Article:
Check you are quoting the correct rate format - bits as Kbs-Mbs-Gbs for internet connections, and Bytes as MBs-GBs for HD/RAM connections.

    "PC is wired to the router and Speedtest registers speeds of about 35 Mbps down"
    "It showed my wireless link at 144 Mbps"

    How can your wireless connection be 4.1x faster than your wired connection? Usually the opposite is true

    And I would second trying wireless 'G' mode, maybe the smartphone isn't quite that smart!

  12. #11
    Star Lounger
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    Don't know why there is an extra 'angry' at the top, and it won't let me edit it out.
    Grrrrr indeed!

  13. #12
    Star Lounger
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    "try using G. Even though it's theoretical max is 54 gbps"

    WOW! I wish it was!

    Quoted from http://compnetworking.about.com/cs/w...11standard.htm

    "802.11g supports bandwidth up to 54 Mbps"

    "When this standard is finalized, 802.11n connections should support data rates of over 100 Mbps"

    Hope this clarifies it!

  14. #13
    New Lounger mchldpy's Avatar
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    MB's -- Mb's, their use is not exclusive to routers, hard drives, etc...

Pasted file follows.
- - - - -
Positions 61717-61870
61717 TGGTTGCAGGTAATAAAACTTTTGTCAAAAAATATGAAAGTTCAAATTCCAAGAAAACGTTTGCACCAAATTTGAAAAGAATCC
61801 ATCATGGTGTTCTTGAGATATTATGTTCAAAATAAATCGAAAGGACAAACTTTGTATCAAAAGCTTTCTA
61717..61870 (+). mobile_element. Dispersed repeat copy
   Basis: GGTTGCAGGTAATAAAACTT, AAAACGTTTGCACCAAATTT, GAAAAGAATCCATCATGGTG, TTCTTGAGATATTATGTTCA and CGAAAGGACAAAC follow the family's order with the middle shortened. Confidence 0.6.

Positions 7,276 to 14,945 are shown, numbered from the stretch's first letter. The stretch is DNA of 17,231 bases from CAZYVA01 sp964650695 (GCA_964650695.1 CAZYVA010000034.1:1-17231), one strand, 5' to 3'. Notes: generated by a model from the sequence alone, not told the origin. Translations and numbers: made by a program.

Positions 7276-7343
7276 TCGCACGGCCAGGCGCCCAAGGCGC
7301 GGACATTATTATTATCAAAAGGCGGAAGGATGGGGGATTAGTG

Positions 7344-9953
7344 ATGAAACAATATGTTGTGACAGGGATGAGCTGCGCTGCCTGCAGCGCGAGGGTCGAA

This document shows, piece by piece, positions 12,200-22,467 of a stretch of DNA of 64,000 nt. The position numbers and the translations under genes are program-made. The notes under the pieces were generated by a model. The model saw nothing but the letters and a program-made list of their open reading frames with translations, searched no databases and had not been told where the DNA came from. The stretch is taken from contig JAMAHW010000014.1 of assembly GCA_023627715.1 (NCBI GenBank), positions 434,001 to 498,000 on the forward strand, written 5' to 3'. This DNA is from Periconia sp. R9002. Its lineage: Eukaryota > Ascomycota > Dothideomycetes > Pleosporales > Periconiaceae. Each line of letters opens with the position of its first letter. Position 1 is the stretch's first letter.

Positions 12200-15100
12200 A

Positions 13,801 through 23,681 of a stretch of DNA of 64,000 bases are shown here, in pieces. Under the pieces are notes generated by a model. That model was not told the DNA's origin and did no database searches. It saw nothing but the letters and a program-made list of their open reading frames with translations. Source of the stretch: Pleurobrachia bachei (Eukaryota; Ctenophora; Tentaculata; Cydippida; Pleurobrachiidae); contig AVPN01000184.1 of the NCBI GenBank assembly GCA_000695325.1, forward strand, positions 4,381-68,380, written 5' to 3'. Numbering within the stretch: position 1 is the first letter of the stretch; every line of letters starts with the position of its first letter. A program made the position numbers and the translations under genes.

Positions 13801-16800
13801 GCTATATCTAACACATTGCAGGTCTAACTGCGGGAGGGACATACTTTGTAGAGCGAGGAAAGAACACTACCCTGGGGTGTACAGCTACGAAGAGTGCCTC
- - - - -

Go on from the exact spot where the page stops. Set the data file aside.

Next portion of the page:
manufacturers and isp's commonly use megabits (little "b") when quoting their speeds because it is a bigger number (exactly 8 times bigger) than the same speed quoted in megabytes. (big "B")
    my n1 router list max "throughput" speed as 300 megabits, which is 37.5 megabytes, neither of which i've ever gotten better than 2/3 of on a good day. surely he meant "g" was 54 mega not giga, surely.
    REMEMBER--- "if you don't play well with others, you could end up playing with yourself."


  15. #14
    Bronze Lounger DrWho's Avatar
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    Cool

    Let it be known, that there are two different and quite different "N" speeds for Wireless routers.

    There is N-150 and N-300. An N-300 router will usually connect to another "type N-300" WiFi device within range at about 280, or less.